EDP Sciences
Free Access
Issue
A&A
Volume 595, November 2016
Article Number A46
Number of page(s) 8
Section Extragalactic astronomy
DOI https://doi.org/10.1051/0004-6361/201629249
Published online 27 October 2016

© ESO, 2016

1. Introduction

The nearby (z = 0.0452) galaxy UGC 8782 with its complex bulge-dominated morphology, a well-defined gaseous disk with weak spiral arms, and prominent dust lanes (e.g., de Koff et al. 2000; Floyd et al. 2006), is very likely the result of a merger event (Martel et al. 1999), and probably a gas-rich merger of an elliptical galaxy and a spiral galaxy (Singh et al. 2015). This association is reinforced by the detailed stellar population analysis made by Tadhunter et al. (2005), which reveals a mix of an old stellar population and a relatively young stellar population in the system. In fact, Hubble Space Telescope (HST) optical and UV images have disclosed several regions of a recent starburst formation (Baldi & Capetti 2008). Multiwavelength imaging of UGC 8782 shows an optical jet or a tidal tail extending towards a small companion galaxy about 30 kpc away in the south-west direction (Evans et al. 1999). For a further description of this interacting system, see Lanz et al. (2015).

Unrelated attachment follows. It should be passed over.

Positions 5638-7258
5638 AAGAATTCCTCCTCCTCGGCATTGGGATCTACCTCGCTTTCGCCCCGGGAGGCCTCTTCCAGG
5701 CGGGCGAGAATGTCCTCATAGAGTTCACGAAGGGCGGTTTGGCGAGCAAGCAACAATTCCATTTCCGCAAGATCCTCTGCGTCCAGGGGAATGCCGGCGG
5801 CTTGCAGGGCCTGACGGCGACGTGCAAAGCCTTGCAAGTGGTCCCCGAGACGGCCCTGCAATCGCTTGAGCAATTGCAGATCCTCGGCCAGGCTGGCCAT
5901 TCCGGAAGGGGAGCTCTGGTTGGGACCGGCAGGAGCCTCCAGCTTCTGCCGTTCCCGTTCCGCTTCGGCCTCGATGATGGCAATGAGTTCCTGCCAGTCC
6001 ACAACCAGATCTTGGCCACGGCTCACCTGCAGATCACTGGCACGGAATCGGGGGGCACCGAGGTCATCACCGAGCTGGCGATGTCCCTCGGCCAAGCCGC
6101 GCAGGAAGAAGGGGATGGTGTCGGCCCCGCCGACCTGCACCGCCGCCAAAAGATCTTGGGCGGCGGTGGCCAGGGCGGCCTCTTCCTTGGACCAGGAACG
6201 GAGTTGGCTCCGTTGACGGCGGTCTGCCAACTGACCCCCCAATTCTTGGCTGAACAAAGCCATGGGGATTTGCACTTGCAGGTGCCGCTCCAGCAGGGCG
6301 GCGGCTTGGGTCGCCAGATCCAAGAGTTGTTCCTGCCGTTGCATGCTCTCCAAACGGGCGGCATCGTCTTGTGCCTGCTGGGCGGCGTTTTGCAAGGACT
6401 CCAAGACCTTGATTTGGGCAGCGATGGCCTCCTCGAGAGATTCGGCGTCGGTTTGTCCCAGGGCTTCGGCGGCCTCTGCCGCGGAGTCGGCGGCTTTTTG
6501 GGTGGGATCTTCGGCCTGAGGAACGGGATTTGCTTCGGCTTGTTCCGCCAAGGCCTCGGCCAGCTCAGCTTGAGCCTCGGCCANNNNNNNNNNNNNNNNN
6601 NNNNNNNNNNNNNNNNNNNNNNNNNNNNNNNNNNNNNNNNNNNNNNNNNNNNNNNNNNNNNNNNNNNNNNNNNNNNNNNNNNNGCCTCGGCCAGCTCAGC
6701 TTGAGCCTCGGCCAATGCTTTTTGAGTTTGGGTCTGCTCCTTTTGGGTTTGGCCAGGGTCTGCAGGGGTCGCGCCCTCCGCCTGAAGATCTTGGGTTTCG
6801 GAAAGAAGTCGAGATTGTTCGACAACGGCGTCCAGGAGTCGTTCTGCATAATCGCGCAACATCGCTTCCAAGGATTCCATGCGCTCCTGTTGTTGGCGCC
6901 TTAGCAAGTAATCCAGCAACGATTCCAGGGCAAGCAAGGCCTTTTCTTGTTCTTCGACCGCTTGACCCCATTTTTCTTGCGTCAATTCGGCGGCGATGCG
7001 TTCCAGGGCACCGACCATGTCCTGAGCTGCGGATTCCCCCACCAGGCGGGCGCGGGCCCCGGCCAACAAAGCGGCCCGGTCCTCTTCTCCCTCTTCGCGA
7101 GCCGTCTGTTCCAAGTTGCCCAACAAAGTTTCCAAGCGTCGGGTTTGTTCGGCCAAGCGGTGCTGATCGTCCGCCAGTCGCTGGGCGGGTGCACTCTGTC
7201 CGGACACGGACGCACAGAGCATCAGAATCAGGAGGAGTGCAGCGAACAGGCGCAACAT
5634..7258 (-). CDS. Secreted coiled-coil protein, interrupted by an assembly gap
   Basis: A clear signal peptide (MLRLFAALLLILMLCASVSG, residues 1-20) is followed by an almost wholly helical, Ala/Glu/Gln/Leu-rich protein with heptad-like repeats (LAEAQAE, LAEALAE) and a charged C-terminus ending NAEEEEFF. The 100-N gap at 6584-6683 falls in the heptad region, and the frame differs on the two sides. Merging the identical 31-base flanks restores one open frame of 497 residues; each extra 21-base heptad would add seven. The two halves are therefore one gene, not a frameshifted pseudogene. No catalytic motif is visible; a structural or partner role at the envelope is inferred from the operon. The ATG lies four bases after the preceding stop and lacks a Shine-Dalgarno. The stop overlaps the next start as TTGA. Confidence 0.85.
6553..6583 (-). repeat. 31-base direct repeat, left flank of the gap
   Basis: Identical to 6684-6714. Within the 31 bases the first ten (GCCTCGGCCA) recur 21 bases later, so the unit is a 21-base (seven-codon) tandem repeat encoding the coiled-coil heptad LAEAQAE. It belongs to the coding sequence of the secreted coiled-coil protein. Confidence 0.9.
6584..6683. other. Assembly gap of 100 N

Formerly, the large-scale radio structure of 3C 293 hosted by the galaxy UGC 8782 was classified as a Fanaroff-Riley I/II type with a bright steep-spectrum “core” (Argue et al. 1978; Bridle et al. 1981). More recently, this core region was resolved with the MERLIN array (Akujor et al. 1996; Beswick et al. 2002), which revealed a compact (~2 arcsec) pair of symmetric and steep-spectrum lobes supplied by small-scale jets, and extending in an east-west direction, with adjacent less luminous tail-like feature bending out of the galactic disk. The angular size of this feature is about ≳ 4 arcsec, i.e., about 4 kpc in projection. The complex jet morphology of the inner 2-arcsec structure and the position of the steeply inverted-spectrum unresolved radio nucleus are discussed by Beswick et al. (2004), based on a combination of the VLA, MERLIN, and global VLBI network observations.